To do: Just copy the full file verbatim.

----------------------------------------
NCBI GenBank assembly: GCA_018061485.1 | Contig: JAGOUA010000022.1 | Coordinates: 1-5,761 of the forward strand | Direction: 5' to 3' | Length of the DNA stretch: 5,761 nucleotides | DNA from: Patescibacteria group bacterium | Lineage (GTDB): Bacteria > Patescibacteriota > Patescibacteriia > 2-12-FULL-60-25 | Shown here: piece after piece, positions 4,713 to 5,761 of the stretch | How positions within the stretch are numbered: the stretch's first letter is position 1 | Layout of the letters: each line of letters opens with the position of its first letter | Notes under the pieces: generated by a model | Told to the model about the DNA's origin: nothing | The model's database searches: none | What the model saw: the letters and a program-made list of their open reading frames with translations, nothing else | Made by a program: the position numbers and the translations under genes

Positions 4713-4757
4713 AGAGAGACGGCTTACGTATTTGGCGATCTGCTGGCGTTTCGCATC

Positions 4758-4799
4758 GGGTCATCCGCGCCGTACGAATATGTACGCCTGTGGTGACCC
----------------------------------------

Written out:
NCBI GenBank assembly: GCA_018061485.1 | Contig: JAGOUA010000022.1 | Coordinates: 1-5,761 of the forward strand | Direction: 5' to 3' | Length of the DNA stretch: 5,761 nucleotides | DNA from: Patescibacteria group bacterium | Lineage (GTDB): Bacteria > Patescibacteriota > Patescibacteriia > 2-12-FULL-60-25 | Shown here: piece after piece, positions 4,713 to 5,761 of the stretch | How positions within the stretch are numbered: the stretch's first letter is position 1 | Layout of the letters: each line of letters opens with the position of its first letter | Notes under the pieces: generated by a model | Told to the model about the DNA's origin: nothing | The model's database searches: none | What the model saw: the letters and a program-made list of their open reading frames with translations, nothing else | Made by a program: the position numbers and the translations under genes

Positions 4713-4757
4713 AGAGAGACGGCTTACGTATTTGGCGATCTGCTGGCGTTTCGCATC

Positions 4758-4799
4758 GGGTCATCCGCGCCGTACGAATATGTACGCCTGTGGTGACCC